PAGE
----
If Clifton Park and Halfmoon residents truly want to enjoy Kinns Road park for many years into the future, they'll back off their opposition to logging operations and allow Saratoga County to conduct routine thinning of the wooded area.
The county — facing opposition from town residents who use the park for hiking, cross-country-skiing and walking their dogs — is backing off its plan to hire loggers to remove certain trees from the park. It's a short-sighted acquiescence that ultimately could end up reducing the public's enjoyment of the park.
Opponents of the logging say they fear it will change the character of the park for the worse, eliminating shade and making it less ... well ... natural. But just because the park is located in Halfmoon and Clifton Park doesn't automatically mean the intent is to turn it into a shopping mall.
When thinning is done professionally and correctly, it invigorates the forestland, improves conditions for wildlife, and improves the experience for visitors.
According to several articles published by forestry professors and extension experts, thinning has numerous benefits.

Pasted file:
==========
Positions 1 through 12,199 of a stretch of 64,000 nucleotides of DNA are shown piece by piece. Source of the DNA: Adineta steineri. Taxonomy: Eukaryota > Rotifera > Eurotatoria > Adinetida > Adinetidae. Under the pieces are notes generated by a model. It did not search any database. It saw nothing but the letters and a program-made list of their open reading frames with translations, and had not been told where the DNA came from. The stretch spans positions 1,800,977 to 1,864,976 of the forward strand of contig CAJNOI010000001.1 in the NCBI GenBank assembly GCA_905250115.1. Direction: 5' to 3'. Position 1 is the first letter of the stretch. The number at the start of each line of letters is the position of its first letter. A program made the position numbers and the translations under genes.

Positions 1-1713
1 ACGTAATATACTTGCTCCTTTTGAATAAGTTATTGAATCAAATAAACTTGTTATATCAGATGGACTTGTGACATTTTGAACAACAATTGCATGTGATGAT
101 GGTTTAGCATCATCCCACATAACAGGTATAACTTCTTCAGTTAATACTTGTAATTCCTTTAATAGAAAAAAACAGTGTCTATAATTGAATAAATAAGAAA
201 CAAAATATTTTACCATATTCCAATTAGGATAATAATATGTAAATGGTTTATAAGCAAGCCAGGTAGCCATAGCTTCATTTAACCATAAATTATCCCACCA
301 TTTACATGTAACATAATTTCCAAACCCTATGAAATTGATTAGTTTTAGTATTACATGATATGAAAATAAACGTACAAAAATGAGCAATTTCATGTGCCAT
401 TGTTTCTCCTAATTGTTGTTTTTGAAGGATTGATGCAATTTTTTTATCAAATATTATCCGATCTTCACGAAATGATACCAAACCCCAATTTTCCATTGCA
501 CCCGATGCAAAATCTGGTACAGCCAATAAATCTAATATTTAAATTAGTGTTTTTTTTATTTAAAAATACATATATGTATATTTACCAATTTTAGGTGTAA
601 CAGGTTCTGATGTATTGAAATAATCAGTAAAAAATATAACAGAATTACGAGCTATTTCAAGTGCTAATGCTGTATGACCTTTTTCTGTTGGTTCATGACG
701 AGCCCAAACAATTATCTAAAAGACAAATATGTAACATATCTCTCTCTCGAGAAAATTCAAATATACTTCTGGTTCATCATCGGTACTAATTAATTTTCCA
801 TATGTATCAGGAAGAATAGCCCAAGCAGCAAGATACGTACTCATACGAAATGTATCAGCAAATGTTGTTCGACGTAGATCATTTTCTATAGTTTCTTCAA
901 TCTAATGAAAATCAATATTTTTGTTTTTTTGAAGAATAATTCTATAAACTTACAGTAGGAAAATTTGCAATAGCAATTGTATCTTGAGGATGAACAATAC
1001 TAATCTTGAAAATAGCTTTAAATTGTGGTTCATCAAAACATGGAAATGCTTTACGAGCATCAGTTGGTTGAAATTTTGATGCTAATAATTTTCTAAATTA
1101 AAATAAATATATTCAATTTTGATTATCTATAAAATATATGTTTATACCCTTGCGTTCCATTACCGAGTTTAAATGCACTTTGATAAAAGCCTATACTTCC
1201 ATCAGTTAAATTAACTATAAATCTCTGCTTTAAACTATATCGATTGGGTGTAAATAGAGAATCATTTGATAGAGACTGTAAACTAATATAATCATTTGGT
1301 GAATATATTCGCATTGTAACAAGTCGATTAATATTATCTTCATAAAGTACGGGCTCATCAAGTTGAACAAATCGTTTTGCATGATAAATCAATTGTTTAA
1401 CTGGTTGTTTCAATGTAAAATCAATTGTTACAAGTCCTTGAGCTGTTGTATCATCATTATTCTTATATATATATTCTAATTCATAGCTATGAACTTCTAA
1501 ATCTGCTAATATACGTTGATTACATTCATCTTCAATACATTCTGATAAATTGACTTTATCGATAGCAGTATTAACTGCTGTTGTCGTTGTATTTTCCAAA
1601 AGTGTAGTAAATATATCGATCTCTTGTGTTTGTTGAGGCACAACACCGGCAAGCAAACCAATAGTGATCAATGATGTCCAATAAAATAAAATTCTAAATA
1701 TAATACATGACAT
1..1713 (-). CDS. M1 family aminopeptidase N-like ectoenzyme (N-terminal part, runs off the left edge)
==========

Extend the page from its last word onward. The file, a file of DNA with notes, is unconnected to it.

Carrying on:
When trees are placed closely together, they compete for natural resources like sunlight, water and nutrients in the soil. Larger trees demand larger amounts of resources, at the expense of the newer, healthier growth.
It's here where human intervention can help. Removing older trees and younger, weaker trees has a Darwin effect on forests, forestry experts say, increasing the chances of survival for the healthier trees and other plant life that remains.
Also, when trees have ample room to grow, ample sunlight for photosynthesis and enough nutrients to draw from, they are more resistant to insect damage, disease and man-made intrusions.
Combined with an effort to remove some of the dead underbrush that inhibits growth, thinning can strengthen woodland growth, open up more pathways for people to explore, and create a better experience for those who use it.
It's true the county would make money from the logging operation. But what's wrong with government making use of a natural resource for the benefit of taxpayers? And closing the park for two months in winter is a small inconvenience.
Rather than back off the idea, county officials should articulate a comprehensive plan for the park and demonstrate to residents exactly how they expect it will improve conditions there.
The thinning plan has many potential benefits for Kinns Road park. It’s worth another look.